Wednesday, May 6, 2020

The Branch Of Biology An Example Of Multinational Influence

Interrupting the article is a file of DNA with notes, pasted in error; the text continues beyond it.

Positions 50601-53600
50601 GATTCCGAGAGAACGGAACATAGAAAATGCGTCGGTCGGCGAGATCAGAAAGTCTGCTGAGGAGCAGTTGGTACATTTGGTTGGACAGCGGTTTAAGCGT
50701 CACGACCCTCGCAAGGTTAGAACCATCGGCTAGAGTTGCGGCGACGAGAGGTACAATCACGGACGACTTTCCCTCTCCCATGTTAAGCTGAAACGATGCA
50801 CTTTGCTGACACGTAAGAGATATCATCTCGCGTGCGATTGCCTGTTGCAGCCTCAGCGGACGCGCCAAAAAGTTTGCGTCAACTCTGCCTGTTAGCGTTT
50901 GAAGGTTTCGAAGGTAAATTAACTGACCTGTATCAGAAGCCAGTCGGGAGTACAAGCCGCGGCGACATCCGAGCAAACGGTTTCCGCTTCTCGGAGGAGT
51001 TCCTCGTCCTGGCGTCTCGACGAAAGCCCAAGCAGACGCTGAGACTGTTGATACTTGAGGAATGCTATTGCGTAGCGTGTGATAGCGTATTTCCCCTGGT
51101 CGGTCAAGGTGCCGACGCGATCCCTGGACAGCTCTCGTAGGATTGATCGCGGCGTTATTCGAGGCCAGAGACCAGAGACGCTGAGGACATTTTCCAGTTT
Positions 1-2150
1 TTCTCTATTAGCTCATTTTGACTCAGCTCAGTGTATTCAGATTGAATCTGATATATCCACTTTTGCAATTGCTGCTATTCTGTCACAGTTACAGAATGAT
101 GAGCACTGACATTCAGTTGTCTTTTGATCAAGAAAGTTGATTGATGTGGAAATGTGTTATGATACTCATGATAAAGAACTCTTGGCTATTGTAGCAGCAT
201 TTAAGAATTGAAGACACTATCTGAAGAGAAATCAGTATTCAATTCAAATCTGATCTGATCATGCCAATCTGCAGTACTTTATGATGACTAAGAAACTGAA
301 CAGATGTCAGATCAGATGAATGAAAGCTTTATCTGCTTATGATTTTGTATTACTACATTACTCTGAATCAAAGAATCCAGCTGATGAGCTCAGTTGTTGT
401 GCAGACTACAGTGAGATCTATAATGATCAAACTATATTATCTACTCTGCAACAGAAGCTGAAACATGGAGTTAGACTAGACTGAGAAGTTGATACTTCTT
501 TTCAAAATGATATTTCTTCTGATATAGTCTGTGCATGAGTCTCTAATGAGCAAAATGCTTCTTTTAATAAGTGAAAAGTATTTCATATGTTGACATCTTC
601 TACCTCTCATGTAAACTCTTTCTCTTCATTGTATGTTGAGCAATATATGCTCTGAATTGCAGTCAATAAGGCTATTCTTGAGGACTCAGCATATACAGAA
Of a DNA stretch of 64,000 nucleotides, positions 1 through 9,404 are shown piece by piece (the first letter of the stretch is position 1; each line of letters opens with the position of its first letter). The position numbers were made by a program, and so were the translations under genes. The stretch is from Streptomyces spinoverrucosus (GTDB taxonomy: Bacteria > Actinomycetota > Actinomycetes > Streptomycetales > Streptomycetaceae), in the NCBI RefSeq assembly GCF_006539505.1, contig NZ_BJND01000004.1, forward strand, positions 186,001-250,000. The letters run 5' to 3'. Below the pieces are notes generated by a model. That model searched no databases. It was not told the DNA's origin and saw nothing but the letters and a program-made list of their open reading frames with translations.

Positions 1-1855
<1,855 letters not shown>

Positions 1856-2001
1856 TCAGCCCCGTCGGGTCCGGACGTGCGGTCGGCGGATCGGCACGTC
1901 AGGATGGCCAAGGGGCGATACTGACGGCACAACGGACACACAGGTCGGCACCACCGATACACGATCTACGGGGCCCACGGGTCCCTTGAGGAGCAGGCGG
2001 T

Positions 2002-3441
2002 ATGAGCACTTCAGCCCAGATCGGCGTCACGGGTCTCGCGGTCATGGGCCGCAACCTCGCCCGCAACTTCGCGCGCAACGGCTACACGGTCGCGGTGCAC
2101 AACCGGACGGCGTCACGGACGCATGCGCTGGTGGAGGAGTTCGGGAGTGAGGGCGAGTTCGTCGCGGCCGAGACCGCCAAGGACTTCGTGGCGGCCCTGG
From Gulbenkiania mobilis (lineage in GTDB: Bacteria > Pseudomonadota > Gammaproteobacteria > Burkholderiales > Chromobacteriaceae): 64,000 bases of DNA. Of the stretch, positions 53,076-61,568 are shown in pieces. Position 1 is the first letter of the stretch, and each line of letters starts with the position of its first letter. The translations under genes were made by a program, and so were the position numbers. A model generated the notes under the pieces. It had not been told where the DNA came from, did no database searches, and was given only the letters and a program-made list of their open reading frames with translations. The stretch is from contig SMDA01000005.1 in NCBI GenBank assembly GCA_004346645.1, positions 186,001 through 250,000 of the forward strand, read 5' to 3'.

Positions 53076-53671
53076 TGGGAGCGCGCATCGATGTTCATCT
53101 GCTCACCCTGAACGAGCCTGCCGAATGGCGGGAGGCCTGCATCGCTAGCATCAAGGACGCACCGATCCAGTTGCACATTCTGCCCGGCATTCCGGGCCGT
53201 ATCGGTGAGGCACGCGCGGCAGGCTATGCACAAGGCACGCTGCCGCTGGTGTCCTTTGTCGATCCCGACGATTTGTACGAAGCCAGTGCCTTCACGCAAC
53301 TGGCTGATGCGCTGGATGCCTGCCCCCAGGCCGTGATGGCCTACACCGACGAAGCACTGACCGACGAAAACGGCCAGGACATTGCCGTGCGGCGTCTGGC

T.S. Eliot wrote in Notes towards the Definition of Culture that â€Å"no one nation, no one language, would have achieved what it has, if the same art had not been cultivated in neighboring countries and in different languages† (Eliot 1). In other words, art is a construction of different influences from a variety of nations. It flourishes today because those influences bring forward new elements that art can assimilate. In Eliot’s case, those elements evolved over vocabulary and rhythm of the English language. The diversity of influences endow spontaneity into art, refining its nature. Art such as the science of biology is an example of multinational influence. Biology helps humans understand themselves and the life surrounding them. As a†¦show more content†¦During that early era, Erwin Chargaff, a chemist from Austria-Hungary, contributed to the knowledge of DNA by establishing the rules of nitrogen base pairs. DNA holds nitrogen bases that bind with each o ther in a specific way. For example, two bases called adenine and thymine connect only with each other. The other two bases are guanine and cytosine, and they too bind only with each other. This base pair rule led scientists to believe that DNA had a helical structure, which was successfully reported by two biologists, James Watson and Francis Crick. Respectively, the scientists grew up in the U.S. and United Kingdom, and together, they created a lab report that credited them with the discovery and identification of DNA in 1953. Two men from different origins assisted each other to research DNA. Their work was significant to clarify the knowledge of biology, but it could not have been achieved without the discoveries made by preceding scientists. It is human nature for people to learn from each other’s work and achievements, regardless of their origin. Studying the success of others helps people uncover new knowledge, making them successful too. In terms of DNA research, scie ntists from different countries examined each other’s accomplishments, and one-by-one, they produced new information, bringing new light to biology. It took a great amount of work from different

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